Also, this develops an environment where youngsters
do not really know why they are doing somethingfor example
that stretching helps them to avoid injury or that cardio-vascular-based
activities are good for themand so does not encourage them
to continue. We discovered that Sport England's Top Sport programme
is attempting to address this skills gap by providing kit, lesson
plans and coaching to primary school teachers and we feel this
programme should be encouraged.
The Government must intervene to ensure that,
through the Teacher Training Agency, trainee teachers in primary
schools are given enough time to become confident in learning
the basics of delivering quality PE lessons to youngsters.
According to Prof. Margaret Talbot, head of
sport at Leeds Metropolitan University and a genuine world expert
on physical education, children spend more time out of school
caring for their family or in part-time jobs than they do in front
of the television or computer screen.
And, according to Sport England, each week children
spend 7.5 hours on sport/exercise, 11.4 hours watching television
and 4.4 hours playing computer games.
Many of these children do have commitments after
school and so developments for extra-curricular sport are not
within their reach.
It is essential then, that these children get
regular exercise while in school. But the facts as represented
in 1.1, 1.2 and 1.6 of this evidence show this is not happening.
In 1998, Education Secretary David Blunkett
suspended the detailed orders for PE in the national curriculum
at key stages one and two.
At the same time, he introduced literacy and
numeracy hours and continued to support league tables which gauge
schools performance on results in these areas.
Headteachers no longer had to follow the curriculum
guidelines for PE and were free to teach the subject however they
Under pressure to perform in literacy and numeracy,
they were left with a difficult choice and understandably PE was
not a priorityas it obviously was not a priority for the
According to research carried out in 1995, before
the national curriculum was suspended at primary school level,
Britain gave school children an average of 105 minutes of PE a
weekbehind Germany, Austria, Slovenia, Slovakia, Hungary,
Estonia, Switzerland, Luxembourg and France.
It is still too early to assess the damage caused
to the PE profession during this period of suspension of the curriculum,
which reverts back to full curriculum guidelines in September
While nobody argues against the benefits of
a literate and numerate nation, that the Government helps to redress
an imbalance by allowing schools the time during school hours
to deliver at least two hours of PE a week and thus deliver a
more rounded child, in an educational sense.
It is a myth that the teacher stood on the touchline
on a Saturday morning/Tuesday evening, coaching his sports team,
is getting paid for it.
Since the industrial action of the late 80s
and early 90s, some teachers who had for years given up their
time free of charge finally withdrew their goodwill. Many have
PE teachers and non-specialist teachers who
do coach in their own time continue to be ignored by the Government
while they watch their peers being paid to take after-school homework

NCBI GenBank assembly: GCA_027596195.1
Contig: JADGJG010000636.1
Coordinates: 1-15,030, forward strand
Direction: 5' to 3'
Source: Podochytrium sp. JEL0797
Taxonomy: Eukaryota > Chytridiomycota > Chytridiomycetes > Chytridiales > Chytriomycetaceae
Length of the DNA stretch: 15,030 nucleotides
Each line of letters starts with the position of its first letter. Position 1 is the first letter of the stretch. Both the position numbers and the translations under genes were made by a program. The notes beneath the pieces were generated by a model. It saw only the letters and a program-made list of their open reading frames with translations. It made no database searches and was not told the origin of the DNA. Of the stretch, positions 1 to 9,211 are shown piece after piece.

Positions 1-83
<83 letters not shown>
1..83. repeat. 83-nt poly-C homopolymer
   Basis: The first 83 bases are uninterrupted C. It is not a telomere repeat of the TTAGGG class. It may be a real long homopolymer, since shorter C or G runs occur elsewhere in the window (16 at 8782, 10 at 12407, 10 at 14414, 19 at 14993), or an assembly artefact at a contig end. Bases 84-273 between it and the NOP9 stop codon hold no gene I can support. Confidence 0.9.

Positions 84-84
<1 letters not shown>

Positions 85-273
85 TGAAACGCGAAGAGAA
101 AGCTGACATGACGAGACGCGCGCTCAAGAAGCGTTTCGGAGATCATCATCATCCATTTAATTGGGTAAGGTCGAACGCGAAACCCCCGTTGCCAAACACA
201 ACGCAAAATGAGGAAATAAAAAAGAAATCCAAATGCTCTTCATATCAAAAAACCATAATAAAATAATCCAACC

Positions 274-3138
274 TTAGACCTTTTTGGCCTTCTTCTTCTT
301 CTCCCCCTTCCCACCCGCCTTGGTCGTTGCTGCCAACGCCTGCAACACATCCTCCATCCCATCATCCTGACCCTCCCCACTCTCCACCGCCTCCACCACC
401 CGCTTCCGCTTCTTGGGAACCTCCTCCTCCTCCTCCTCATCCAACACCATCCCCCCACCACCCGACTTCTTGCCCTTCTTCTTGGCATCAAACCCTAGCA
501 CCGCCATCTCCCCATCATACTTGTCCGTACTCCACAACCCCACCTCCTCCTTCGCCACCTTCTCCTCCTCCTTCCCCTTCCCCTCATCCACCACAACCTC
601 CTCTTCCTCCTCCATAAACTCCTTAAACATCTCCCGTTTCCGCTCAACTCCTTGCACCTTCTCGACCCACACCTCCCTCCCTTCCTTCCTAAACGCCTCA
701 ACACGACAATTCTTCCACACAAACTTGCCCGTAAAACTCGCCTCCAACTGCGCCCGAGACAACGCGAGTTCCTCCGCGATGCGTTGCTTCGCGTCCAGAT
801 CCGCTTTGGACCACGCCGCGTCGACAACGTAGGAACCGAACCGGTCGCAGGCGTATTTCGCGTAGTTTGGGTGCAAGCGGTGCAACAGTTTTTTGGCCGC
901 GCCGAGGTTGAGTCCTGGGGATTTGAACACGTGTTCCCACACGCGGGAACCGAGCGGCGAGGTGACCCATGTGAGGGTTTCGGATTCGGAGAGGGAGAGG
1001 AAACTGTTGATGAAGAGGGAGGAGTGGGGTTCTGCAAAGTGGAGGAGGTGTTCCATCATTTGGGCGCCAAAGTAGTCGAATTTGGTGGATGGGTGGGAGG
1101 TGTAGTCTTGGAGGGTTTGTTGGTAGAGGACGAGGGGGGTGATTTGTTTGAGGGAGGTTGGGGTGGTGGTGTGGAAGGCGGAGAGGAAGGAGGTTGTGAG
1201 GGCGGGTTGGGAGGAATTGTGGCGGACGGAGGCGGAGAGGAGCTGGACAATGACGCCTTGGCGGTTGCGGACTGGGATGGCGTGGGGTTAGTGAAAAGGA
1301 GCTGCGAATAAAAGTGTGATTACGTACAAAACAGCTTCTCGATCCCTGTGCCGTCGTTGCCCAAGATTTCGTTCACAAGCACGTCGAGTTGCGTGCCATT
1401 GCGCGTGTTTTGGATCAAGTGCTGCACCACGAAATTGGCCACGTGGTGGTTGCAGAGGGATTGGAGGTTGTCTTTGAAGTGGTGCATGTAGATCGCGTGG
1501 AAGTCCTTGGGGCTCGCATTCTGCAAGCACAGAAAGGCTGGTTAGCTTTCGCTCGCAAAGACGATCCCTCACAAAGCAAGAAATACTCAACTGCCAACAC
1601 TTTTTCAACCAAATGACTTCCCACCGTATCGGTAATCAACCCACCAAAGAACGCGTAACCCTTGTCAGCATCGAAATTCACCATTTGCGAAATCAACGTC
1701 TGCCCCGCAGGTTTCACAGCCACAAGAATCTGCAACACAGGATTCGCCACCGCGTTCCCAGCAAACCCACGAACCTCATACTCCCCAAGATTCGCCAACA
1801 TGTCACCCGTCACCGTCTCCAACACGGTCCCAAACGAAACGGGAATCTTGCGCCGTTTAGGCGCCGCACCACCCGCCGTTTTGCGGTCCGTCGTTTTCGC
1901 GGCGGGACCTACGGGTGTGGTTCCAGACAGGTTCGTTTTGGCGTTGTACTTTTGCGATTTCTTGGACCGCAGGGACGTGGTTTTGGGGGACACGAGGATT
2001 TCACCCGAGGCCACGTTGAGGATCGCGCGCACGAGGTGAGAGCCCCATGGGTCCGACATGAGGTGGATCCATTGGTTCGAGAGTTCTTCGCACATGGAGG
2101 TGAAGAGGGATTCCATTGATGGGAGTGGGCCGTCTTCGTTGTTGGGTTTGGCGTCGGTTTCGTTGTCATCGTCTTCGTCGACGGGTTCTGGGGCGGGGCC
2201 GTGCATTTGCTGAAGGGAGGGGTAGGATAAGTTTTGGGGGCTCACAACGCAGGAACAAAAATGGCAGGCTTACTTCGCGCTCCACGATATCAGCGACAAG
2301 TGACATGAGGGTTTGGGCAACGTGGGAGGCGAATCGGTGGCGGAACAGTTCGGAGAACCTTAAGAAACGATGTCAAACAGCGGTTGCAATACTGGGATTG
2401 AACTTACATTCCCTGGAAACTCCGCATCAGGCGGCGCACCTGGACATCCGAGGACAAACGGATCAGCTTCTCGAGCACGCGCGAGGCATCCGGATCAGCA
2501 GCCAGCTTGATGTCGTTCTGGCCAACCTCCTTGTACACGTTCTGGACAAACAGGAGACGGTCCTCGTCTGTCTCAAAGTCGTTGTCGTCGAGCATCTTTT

clubs and SAT preparation sessions.
There are still thousands of teachers who give
up their time to support sport, not only at their school, but
in the wider community. In France, these teachers are paid for
That the Government reward teachers for the
free time they give up to coach our youngsters.
5. SPORTS FIELDS
Inevitably with an every growing population,
there has got to be areas of open space found to make way for
housing. Thousands of sports fields have been sold off since the
early 80s, when a Conservative Government actively encouraged
schools to sell off their fields by allowing Grant Maintained
schools to keep 100 per cent of the profits from sales, where
the figure had previously been 50 per cent.
Without a field or play area, children will
not seek to travel to find somewhere, but will instead hang around
on a street corner or sit indoors and watch television. There
is no way back from here and those fields cannot be brought back.
That the Government keeps its manifesto promise
to stop the sale of sports fields and to encourage local authorities
to consider that there are adequate facilities for physical activity
when granting planning permission for new developments.
6. FUNDING FOR
The British Heart Foundation has repeatedly
told us that Britain is the heart disease capital of Europe.
According to figures compiled by the Central
Council for Physical Recreation before the July 2000 Comprehensive
Spending Review, Britain's treasury gave 88p per person to sport,
compared with £3.31 in Germany, £5.16 in France and
£18.51 for every person living in Sweden.
The national lottery was hailed as a panacea
to all sports problems.
But in the last three years, lottery sales have
slumped and annually the money going to sport, through Sport England,
has fallen by £100 million from £300 million a year
That fall went unchecked by the Government,
whose treasury continued to put £34 million a year into sport
but continued to pour millions and millions into the health service.
More investment in sport would help to introduce
more people to regular exercise and reduce the need to spend millions
on a reactive rather than preventative health service.
Recommendations (written before the details
of the July 2000 Comprehensive Spending Review were revealed)
That the Government radically reviews its funding
to sport at grassroots level to create a healthier nation and
reduce the need to spend millions on the National Health Service.